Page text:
When I won the opportunity to review this book, it was known that I would write both late and long. Despite this, it was felt, I think, that some old hellhounds of mine shades of Biafra Lost might be exorcised in the writing. We will see. But as social work on my behalf is always welcome, I said hello to this book War Stories by John Sherman and read the hell out of it. So shall you, because I subscribe to the old Whole Earth Catalog notion that a book review should also let the book speak for itself, in its own best words. But first some needed background.
In May 1967, after years of religious and cultural turmoil, the Eastern Region of Nigeria seceded from the federal republic and war soon broke out. With a romantic but short-lived existence (about 20 months), Biafra was filled with hope, competent leadership, appropriate technologies like two-seater airplanes outfitted with rockets, and a practical vision for the future. Unfortunately for the future of Africa where a model for dismantling colonial empires along cultural lines was and is a desperate requirement, Biafras dominant image to the world was not a political one, but one set by the competing relief agencies: starving, pot-bellied children, dying it was said, by the millions. Which wasnt true: hundreds of thousands only.
Shermans book comes from a nine months-long journal kept by this former Nigeria PCV author while he was a member of a food/medical team operated by the International Committee of the Red Cross (ICRC) in several contested areas. Here on page 18 he talks about his introduction to 1960s-era international NGOs involved with war famine and refugees. (Are NGOS better now, I ask?)
I met with a Dr. Bulle, an American [conservative Lutheran] with a thick accent of some kind, and he hired me in less than five minutes. He was most impressed that I had been here before. There are too many greenhorns here, he said in disgust. Youll find out for yourself. I looked puzzled. He laid his pipe on the desk. The Swiss! Ha! He narrowed his eyes. They are escaping dull work, dull marriages and the staleness of Switzerland. He seemed to spit out the words, as if they themselves were guilty of staleness. And, he said, many of them do not even speak English! How can they expect to deal with Nigerians, I ask you? What he said about the Swiss is true, only he didnt even mention their racism. I am convinced the lack of planning of the ICRC is an extension of their racism.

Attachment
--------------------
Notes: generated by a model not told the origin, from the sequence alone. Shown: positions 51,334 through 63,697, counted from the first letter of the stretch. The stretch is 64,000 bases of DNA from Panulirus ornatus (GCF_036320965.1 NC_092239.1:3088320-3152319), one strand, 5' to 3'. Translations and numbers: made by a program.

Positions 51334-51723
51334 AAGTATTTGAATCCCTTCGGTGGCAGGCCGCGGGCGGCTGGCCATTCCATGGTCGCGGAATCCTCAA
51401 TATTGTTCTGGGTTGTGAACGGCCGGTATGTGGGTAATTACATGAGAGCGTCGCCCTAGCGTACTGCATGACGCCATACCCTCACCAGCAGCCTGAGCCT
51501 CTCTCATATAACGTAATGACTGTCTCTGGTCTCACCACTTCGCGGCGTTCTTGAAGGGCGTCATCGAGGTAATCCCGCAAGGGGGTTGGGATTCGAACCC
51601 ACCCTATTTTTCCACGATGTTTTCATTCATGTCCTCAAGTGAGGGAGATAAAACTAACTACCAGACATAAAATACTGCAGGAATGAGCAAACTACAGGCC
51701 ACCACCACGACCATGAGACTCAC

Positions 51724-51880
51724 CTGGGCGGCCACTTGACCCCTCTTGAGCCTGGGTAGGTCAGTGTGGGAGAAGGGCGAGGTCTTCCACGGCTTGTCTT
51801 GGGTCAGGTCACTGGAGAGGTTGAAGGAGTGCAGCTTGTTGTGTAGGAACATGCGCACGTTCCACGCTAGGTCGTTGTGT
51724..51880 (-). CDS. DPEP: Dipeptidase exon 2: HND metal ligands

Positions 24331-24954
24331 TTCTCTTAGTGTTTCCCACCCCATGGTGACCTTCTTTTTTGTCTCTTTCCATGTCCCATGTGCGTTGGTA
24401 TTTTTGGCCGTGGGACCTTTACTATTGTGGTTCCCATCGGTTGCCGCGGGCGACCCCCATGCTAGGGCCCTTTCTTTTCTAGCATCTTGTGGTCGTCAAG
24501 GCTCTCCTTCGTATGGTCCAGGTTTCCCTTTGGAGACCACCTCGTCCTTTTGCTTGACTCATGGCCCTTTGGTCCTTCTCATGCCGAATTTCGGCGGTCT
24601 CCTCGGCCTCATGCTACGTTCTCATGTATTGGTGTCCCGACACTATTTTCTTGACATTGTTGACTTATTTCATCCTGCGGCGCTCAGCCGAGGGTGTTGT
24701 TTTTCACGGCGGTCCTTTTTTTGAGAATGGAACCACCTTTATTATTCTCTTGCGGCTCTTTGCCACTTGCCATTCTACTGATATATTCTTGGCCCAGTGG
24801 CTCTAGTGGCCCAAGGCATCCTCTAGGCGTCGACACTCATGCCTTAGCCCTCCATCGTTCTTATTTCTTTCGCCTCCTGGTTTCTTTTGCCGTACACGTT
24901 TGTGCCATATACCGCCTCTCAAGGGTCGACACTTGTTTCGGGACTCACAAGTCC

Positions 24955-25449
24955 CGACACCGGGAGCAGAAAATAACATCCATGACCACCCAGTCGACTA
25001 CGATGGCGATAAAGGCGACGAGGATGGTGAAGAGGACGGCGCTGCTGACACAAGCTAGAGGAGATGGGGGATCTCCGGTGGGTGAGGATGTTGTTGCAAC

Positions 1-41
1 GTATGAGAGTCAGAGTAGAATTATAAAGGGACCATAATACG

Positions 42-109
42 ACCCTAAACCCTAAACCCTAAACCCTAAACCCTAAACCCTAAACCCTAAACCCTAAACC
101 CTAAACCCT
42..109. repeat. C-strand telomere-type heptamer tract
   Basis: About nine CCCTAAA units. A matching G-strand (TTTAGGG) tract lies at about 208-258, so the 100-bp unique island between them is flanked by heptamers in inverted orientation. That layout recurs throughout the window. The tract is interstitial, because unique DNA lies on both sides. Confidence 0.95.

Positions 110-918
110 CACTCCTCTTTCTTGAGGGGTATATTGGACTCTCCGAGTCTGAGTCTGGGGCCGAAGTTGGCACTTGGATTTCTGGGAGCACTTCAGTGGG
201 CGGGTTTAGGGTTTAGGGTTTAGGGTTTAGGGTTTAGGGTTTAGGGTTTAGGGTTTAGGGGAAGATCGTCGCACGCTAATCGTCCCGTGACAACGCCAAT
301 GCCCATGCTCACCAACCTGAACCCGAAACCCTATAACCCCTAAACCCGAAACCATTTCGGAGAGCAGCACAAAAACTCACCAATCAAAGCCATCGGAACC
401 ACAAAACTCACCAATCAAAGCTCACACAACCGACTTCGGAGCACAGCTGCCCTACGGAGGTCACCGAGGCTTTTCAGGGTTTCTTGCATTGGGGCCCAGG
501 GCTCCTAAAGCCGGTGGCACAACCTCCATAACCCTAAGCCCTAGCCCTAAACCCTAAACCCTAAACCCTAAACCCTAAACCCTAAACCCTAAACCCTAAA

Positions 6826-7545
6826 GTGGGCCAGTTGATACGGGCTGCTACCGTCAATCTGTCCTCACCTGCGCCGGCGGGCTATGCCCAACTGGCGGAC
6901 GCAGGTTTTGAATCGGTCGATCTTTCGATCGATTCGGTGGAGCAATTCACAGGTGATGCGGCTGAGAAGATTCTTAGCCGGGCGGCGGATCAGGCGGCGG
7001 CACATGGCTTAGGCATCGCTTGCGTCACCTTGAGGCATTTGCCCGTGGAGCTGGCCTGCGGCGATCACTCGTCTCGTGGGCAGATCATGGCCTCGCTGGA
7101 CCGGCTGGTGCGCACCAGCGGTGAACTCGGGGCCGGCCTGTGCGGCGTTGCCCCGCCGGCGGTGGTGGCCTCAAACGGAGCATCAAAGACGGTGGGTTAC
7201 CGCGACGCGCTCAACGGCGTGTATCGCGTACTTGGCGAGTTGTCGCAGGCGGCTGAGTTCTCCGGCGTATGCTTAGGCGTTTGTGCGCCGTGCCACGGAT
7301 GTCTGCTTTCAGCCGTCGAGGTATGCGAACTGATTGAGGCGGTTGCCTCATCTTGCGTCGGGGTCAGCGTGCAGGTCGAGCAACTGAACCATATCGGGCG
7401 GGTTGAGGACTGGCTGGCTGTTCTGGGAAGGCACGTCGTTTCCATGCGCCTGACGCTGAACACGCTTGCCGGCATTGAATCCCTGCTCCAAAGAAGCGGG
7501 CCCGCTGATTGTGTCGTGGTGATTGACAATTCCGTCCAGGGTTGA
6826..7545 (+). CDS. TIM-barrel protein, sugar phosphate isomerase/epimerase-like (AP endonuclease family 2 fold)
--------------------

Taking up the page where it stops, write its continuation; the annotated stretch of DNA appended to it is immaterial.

Later on page 60:
If most of ones children and grandchildren have died or disappeared and one is continually hungry, is there any reason one wouldnt cheat to get a little more for those are left? Then, in moments of anger, I lash out at the injustice of anyone taking more than ones share when so many around us can barely survive from week to week on what we can spare for them. I want to be somewhere where my values arent tested quite so sharply, where morals arent strung out like a tight rubber band while we all wait for it to snap. Sometimes I look out from the table where we are dispensing feverishly and see Olive trying to make her way through the noisy crowds and then spy a child in someones arms bobbing around with that too-familiar look of kwashiorkor [famine syndrome] and I suddenly want, if only for a day, a ranch-style house in a complacent suburb where ones social problems consist of who to invite over for steak this Saturday. Just one day, God. I threaten to send one woman out if she will not keep quiet and stop trying to get ahead of the others in the line . . . . Col. Henshaw, who is in charge of the troops in the Elele area, has a brother fighting for Biafra. Its a perfect civil war.